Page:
Rediscover Champaner

  • According to architect Karan Grover the Taj, the Lal Qila and all other such monuments pale in front of the Champaner-Pavagadh Archeological Park in Gujarat.
  • Champaner this is the only site which spans 2,000 years.
  • Located in the Panchmahal district of Gujarat, some 50km away from Baroda, Champaner-Pavagadh was inscribed as the World Heritage Site in 2004. 
  • An amalgamation of 114 monuments of varied religions, the archaeological park comprises Hindu and Jain temples and several mosques, along with citadels, a palace, military structures and stunning water installations. Most of the temples date back to 14-15th centuries, with the oldest from 10th century – the Shaivite Lakulisa temple – representing the many cultures that have now disappeared.
  • Champaner, during its glory days, would be now what is called a ‘smart city’, given that its architecture, agriculture and water installations were way ahead of its time. It’s, therefore, sad that this city remains largely absent from public memory. It doesn’t find mention in much of popular culture. While it is a popular religious site of worship for the Hindus, it is mostly limited to Gujarat. But the Champaner-Pavagadh Archaeological Park has much to offer and not just to the religiously inclined.
  • For the archaeologically curious, the Pavagadh hill is made of reddish-yellow coloured stones, one of the oldest rock formations found in the country, which according to historian Hanoz HR Patel might just be where the city found its name.
  • The “pigmentation of the igneous rocks of the Pavagadh Hill are often compared to the ‘champaka’ flower or that resemble the flames of fire from which are derived the name Champaner for the town and Pavagadh for the hill,” he writes in a reserach article.
  • The Jami Masjid, the biggest mosque found on the site not only influenced the mosques that would be constructed in the future, it also is a unique and beautiful amalgamation of Hindu and Muslim design styles.
  • Champaner, which is also known as the ‘city of thousand wells’, was known for its water shortage. To mitigate this, several water-harvesting techniques were employed at the site. As Patel writes, “There are several natural talaos (ponds) such as Medi Talao in Atak area, Tailia Talao at Machi, and Dudhia, Chasia and Naulakhi talaos at the Mauliya Plateau. There are three kunds on Pavagadh Hill named after the famous rivers of India – Ganga, Yamuna and Saraswati.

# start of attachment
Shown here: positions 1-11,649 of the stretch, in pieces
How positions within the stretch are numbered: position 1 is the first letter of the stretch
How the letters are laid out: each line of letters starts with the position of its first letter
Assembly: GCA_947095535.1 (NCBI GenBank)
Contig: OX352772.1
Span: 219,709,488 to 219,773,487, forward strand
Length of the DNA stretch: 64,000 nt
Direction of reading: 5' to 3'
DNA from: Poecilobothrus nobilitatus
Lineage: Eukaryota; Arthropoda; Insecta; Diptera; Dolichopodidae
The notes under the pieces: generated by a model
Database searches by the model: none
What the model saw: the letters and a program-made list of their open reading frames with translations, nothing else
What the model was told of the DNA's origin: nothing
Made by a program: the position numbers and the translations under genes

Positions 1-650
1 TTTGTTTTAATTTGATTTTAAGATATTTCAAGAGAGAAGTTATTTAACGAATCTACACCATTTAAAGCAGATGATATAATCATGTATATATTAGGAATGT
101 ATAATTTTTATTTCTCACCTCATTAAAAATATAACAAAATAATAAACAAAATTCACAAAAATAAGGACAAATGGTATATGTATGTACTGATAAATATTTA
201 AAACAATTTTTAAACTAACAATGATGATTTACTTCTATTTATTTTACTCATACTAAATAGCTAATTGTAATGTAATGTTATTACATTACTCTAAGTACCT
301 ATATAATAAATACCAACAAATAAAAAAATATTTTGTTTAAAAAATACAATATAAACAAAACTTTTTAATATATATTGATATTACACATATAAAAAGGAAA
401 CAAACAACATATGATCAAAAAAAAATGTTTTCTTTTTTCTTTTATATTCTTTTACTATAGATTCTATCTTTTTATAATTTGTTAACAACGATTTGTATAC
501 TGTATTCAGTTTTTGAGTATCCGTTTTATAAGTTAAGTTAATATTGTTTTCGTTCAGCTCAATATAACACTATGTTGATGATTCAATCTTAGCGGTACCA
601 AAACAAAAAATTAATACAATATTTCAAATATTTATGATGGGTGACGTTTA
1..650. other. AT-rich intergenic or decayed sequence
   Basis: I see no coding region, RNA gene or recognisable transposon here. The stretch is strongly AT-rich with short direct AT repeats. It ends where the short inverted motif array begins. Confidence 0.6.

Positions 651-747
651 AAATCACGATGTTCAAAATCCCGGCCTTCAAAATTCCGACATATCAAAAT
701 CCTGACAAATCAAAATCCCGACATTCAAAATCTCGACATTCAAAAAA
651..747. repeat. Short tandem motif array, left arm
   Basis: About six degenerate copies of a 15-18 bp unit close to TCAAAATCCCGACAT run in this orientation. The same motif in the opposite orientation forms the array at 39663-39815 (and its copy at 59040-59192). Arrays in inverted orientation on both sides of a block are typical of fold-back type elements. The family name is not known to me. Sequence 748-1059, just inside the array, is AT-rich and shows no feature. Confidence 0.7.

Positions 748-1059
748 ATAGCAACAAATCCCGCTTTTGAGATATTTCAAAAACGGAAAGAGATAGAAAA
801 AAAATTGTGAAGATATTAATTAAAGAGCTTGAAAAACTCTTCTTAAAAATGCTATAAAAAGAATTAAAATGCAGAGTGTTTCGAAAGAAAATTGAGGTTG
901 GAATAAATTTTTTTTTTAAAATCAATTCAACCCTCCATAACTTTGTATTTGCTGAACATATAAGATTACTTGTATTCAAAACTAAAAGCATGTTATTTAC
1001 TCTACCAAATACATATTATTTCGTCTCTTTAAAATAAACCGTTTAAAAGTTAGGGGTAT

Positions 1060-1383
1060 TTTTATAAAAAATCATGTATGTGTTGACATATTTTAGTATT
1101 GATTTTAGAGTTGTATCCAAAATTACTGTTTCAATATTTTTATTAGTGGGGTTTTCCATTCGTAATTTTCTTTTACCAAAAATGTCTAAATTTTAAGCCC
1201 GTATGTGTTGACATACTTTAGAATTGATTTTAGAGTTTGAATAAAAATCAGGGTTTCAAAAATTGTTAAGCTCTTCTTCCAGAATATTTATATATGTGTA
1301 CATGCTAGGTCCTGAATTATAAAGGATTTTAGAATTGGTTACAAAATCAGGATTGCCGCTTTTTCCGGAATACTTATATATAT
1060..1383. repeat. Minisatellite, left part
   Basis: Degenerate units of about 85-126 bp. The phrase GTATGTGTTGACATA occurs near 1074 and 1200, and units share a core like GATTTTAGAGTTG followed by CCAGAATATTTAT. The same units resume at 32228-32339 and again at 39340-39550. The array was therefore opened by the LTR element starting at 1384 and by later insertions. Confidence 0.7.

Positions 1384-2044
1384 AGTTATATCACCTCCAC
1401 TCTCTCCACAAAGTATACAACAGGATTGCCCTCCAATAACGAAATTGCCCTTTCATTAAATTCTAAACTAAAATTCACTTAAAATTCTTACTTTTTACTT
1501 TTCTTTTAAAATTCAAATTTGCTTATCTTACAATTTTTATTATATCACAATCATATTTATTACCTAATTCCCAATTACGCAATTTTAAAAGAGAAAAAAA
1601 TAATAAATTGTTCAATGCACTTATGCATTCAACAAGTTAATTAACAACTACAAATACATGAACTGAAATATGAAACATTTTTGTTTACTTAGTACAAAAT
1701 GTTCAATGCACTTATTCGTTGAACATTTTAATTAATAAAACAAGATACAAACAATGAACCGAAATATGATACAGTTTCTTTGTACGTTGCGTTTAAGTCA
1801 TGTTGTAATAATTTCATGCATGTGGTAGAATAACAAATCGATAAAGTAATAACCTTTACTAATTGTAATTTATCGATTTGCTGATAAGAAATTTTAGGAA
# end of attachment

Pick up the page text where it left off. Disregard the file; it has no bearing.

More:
• The city of Champaner was founded during the time of the Rajput king Vanraj Chavda of the Chavda dynasty in the 8th century. It is perhaps the last surviving city that has Islamic architecture that predates the Mughal era.
  • The city has been shaped and reshaped by the various kings who ruled it.
  • After the Chavda dynasty came the Khichi Chauhan Rajputs, famously related to Prithviraj Chauhan.
  • Then came the turn of the most well-known ruler of Champaner, Mahmud Begada, who not only renamed the city to Muhammadabad after himself but also made it the capital of his kingdom.
  • He then lost Champaner to the Mughal emperor Humayun in 1535, and then began the era of neglect for Champaner. After losing to Humayun, Begada moved back his capital to present day Ahmedabad and Champaner stayed in a state of neglect and ruin for the next 300 years.
  • It is said that Baiju Bawara – the man who rivalled the vocal talents of Tansen, the man who could light lamps through his singing – was born in Pavagadh, and he was born mute. It was through the blessings of goddess Kali, whose temple sits atop the Pavagadh hill, that he got his voice, and what a voice it was! So, if not for the history, then for seeking the blessings of the Goddess Kali, go explore the city. History awaits you, eagerly, at the eight gates of Champaner-Pavagadh.


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